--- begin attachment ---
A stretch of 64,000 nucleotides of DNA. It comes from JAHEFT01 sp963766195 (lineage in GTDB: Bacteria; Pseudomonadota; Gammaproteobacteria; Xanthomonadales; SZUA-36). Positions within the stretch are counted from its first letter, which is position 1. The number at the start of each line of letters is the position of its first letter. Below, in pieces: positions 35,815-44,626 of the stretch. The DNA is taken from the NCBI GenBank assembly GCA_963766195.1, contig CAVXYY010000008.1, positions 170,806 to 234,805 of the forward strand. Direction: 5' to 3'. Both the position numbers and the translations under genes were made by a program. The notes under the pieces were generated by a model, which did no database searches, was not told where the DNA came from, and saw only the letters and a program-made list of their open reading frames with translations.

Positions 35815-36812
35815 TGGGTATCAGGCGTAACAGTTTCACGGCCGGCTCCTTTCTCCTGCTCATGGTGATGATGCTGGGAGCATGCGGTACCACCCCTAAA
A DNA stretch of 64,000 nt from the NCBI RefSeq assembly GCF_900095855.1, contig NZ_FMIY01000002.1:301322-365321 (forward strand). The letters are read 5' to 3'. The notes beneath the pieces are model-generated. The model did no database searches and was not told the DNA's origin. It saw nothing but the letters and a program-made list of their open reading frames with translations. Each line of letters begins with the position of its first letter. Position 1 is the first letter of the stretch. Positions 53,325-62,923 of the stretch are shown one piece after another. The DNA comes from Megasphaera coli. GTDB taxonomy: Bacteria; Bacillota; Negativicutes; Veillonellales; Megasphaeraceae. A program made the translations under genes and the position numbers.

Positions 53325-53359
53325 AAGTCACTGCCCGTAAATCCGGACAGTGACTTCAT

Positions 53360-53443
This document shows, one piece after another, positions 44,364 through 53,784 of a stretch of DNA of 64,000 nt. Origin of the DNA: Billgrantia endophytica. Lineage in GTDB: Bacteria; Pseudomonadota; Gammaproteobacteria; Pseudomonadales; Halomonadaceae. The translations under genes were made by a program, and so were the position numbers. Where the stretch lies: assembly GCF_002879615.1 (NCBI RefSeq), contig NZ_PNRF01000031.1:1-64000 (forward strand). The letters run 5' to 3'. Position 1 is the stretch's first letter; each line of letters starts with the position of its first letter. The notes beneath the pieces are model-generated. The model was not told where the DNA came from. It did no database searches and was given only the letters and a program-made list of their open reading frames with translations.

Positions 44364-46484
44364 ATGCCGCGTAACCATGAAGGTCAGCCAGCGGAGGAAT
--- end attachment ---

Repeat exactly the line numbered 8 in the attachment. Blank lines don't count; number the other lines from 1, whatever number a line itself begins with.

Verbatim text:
This document shows, one piece after another, positions 44,364 through 53,784 of a stretch of DNA of 64,000 nt. Origin of the DNA: Billgrantia endophytica. Lineage in GTDB: Bacteria; Pseudomonadota; Gammaproteobacteria; Pseudomonadales; Halomonadaceae. The translations under genes were made by a program, and so were the position numbers. Where the stretch lies: assembly GCF_002879615.1 (NCBI RefSeq), contig NZ_PNRF01000031.1:1-64000 (forward strand). The letters run 5' to 3'. Position 1 is the stretch's first letter; each line of letters starts with the position of its first letter. The notes beneath the pieces are model-generated. The model was not told where the DNA came from. It did no database searches and was given only the letters and a program-made list of their open reading frames with translations.